This explains a lot…

Abraham Epton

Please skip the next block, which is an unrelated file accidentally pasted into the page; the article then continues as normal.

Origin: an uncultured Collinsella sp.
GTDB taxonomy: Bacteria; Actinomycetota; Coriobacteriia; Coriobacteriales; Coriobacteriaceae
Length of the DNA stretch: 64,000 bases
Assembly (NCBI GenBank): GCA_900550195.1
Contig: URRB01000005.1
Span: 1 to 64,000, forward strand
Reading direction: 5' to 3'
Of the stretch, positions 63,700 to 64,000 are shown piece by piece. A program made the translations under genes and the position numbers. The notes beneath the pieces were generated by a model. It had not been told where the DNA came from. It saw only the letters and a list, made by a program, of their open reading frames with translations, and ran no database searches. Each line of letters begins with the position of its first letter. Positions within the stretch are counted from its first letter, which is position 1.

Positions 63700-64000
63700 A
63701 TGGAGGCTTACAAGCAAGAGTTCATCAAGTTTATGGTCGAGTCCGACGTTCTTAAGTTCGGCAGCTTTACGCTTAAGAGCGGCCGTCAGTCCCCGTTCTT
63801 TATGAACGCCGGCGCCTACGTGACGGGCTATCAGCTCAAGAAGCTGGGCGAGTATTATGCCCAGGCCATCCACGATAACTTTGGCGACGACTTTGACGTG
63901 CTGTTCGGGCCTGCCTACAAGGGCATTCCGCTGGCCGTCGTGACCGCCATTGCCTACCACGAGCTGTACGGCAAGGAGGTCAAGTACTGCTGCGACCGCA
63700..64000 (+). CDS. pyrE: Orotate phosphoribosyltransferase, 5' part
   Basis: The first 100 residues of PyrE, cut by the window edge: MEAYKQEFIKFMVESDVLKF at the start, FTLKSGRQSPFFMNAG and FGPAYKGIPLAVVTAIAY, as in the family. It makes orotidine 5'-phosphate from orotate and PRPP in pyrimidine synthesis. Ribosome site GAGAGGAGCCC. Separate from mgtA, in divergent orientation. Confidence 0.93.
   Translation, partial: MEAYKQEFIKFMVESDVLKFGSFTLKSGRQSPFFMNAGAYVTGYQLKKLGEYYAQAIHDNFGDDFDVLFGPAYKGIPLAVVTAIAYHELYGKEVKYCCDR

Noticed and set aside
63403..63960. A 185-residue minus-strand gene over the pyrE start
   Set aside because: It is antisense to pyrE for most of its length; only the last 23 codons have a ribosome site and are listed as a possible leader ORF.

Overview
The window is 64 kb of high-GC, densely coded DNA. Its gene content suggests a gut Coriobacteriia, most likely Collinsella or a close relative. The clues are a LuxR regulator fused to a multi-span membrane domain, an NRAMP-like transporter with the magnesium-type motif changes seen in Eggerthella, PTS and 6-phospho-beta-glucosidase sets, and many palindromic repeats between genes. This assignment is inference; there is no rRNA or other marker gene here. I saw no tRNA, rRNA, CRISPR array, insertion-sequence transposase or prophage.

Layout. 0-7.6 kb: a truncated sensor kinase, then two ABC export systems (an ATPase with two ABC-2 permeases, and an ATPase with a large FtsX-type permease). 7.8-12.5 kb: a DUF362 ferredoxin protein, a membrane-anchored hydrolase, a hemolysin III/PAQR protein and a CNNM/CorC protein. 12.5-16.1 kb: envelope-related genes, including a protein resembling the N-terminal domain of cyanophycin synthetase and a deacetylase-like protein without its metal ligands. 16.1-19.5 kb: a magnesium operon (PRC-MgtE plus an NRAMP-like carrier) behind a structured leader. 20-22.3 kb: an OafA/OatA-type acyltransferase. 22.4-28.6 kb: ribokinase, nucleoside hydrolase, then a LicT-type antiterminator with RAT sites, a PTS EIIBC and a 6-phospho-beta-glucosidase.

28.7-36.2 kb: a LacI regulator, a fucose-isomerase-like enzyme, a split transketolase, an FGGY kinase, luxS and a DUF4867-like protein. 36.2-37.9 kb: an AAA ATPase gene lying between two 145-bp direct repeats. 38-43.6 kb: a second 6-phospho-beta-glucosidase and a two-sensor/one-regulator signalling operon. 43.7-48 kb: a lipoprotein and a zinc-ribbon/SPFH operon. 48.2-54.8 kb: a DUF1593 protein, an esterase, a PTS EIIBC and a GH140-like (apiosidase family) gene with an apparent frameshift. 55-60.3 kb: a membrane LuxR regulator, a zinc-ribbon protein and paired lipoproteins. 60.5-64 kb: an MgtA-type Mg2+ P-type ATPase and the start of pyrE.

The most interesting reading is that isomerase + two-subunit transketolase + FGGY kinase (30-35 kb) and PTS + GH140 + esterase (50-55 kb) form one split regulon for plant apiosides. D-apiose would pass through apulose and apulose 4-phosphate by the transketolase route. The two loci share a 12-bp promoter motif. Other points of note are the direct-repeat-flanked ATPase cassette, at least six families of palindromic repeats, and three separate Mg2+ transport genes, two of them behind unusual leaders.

Surveys demonstrating the ignorance of the American public about matters political are nothing new and, while frightening, have lost their shock value. Or so I had thought. Comes now an article by Louis Menand in the New Yorker arguing that only around ten per cent of the American public even has an ideology at all, by which he means a coherent political philosophy. He cites a forty-year-old article by Philip Converse called "The Nature of Belief Systems in Mass Publics", which he argues represents even today the state of the art when it comes to understanding voting behavior: Converse claimed that only around ten per cent of the public has what can be called, even generously, a political belief system. He named these people "ideologues," by which he meant not that they are fanatics but that they have a reasonable grasp of "what goes with what"???of how a set of opinions adds up to a coherent political philosophy. Non-ideologues may use terms like "liberal" and "conservative," but Converse thought that they basically don???t know what they???re talking about. Lest this seem like so much more elitism from that New York-based bastion of red-blooded populism, Menand cites polls conducted in the late 1980s, which show that "between twenty and twenty-five per cent of the public thinks that too little is being spent on welfare, and between sixty-three and sixty-five per cent feels that too little is being spent on assistance to the poor." Menand goes on to argue that people tend to know a few things about candidates, and that these things they do know tend not to be how the candidates feel about particular issues. This contributes to the now-obvious cheapening of the political discourse ("contributes" may not even be appropriate; one could argue for "creates".) The point is that our system of governance may be in serious peril, founded as it is on the now-inaccurate assumption that people care about how they are governed. The sad truth may be that we need to reconsider at least our assumptions, if not our conclusions, about how to create and run a democratic society. Of all places, The Onion is all over this story. In a piece entitled "American People Ruled Unfit To Govern", tells it a little too much like it is for a fake newspaper: "It doesn't really change anything, to be honest," said Duke University political-science professor Benjamin St. James. "The public hasn't made any real contributions to the governance of the country in decades, so I don't see how this ruling affects all that much." The irony of the 2004 elections, which have seen lightweight satirical outlets like the Daily Show and The Onion take on ever more prominence, is that the rest of the news media has gotten so inept and watered-down that some of the best and freshest reporting literally does come from self-described "fake" news outlets. This is hardly an original observation, but every time a Swift Boat Veterans for Truth ad gets a pass, or is just reported on "objectively", well, you gotta have something to mutter under your breath.

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